by Nitin K. Shankar
The sea battle of Trafalgar fought in 1805 is strongly linked to memories of my
school history lessons in 1951, a visit to the HMS Victory in
Portsmouth in 1957 and a day spent in Cadiz in 1987.
My school history book described the victor of the battle, Horatio Nelson, as a
'weak and sickly child' who distinguished himself through great personal
courage and went on to become the Royal Navy's greatest admirals. It was the
combination of Nelson's puny appearance and daring that inspired me to read
more about him.
Born in 1758, Nelson entered the Royal Navy at the age of 12. He passed his
lieutenant's exam more than a year under the official age in 1777 and was made
post-captain at the age of 21. His youthfulness stood out and even the Prince
of Wales, who was then a young midshipman on board Admiral Samuel Hood's
flagship, the Barfleur , noticed Nelson. The future King William IV
described Nelson as 'the merest boy of a captain I ever beheld.'
This boy captain always led his men by example and from the front. In the
Battle of St. Vincent in February 1797, although a commodore, he led a boarding
party across first one enemy ship, and then proceeded to use that as a bridge
to capture yet another. Nelson also trusted his own judgement. At the Battle of
Copenhagen in 1801, Admiral Sir Hyde Parker, on his flagship, thought that the
British were losing and hoisted the signal 'Disengage action '. From
his ship, Nelson purposefully put his telescope to his blind eye and exclaimed,
'I really do not see the signal!' He fought on until the Danish surrendered.
This single act, if things had gone wrong, would have meant a court martial but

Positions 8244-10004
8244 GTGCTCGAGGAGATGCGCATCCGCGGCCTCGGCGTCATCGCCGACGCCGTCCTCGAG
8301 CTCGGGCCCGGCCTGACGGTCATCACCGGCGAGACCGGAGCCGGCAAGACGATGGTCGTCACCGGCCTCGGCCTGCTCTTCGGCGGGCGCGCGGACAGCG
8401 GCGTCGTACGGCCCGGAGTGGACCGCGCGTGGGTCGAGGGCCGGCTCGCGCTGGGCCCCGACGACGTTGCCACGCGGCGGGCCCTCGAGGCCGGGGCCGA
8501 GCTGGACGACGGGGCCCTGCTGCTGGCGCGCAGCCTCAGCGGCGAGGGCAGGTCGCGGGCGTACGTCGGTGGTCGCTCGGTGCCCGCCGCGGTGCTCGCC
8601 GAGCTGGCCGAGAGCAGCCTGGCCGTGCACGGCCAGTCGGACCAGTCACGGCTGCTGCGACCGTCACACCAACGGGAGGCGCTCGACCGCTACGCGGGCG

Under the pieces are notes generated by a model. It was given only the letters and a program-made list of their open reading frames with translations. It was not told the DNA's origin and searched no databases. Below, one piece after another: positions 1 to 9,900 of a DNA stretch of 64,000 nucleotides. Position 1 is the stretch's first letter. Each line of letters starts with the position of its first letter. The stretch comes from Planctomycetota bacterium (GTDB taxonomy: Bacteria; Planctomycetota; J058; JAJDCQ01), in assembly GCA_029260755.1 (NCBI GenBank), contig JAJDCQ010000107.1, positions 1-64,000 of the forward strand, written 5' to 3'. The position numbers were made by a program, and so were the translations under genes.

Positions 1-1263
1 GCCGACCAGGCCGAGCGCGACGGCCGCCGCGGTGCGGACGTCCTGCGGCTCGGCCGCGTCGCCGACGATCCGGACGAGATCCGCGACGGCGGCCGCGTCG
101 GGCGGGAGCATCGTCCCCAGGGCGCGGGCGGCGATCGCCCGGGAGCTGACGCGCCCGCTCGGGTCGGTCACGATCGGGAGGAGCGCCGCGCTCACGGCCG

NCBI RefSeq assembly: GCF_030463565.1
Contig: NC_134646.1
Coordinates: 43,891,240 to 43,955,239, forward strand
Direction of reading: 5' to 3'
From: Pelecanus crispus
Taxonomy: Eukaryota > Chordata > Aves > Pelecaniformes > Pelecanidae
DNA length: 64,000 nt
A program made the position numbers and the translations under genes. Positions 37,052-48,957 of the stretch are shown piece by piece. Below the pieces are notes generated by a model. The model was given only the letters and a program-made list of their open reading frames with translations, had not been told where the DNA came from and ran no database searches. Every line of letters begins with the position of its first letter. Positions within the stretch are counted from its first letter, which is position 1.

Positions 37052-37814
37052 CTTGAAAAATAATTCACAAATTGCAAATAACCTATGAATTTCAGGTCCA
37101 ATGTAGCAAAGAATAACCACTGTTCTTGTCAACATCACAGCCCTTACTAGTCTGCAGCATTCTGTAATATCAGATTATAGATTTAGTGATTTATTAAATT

Nelson was proven right.
I have always associated the HMS Victory with Nelson and it was,
therefore, natural that I would visit this ship during a stay with my uncle, a
naval officer, who was then doing a training course in Portsmouth.
Built in 1759-1765 as a 100-gun ship, the HMS Victory was already an
old ship when the Battle of Trafalgar took place. Yet, when I walked on her
immaculate gun decks in 1957, she still looked in mint condition. A Royal
Marine corporal took us around the ship and his description allowed me to
imagine now just how terrible the battle conditions must have been for her
crew, sweating over their belching guns, with the decks slippery with the blood
of their dead or wounded comrades.
The living conditions below were no better. Many of the crew were young men
forcibly recruited by press gangs scouring English sea towns. They were
literally whipped into shape by the iron discipline of autocratic captains for
whom the lash was the answer for almost every infringement of the ship's rules.
The monotonous diet of bully beef and biscuits cause many sailors to suffer
from scurvy but the daily tot of rum seemed to work wonders for their fighting
morale. It was a ship that captured my imagination and, before leaving, I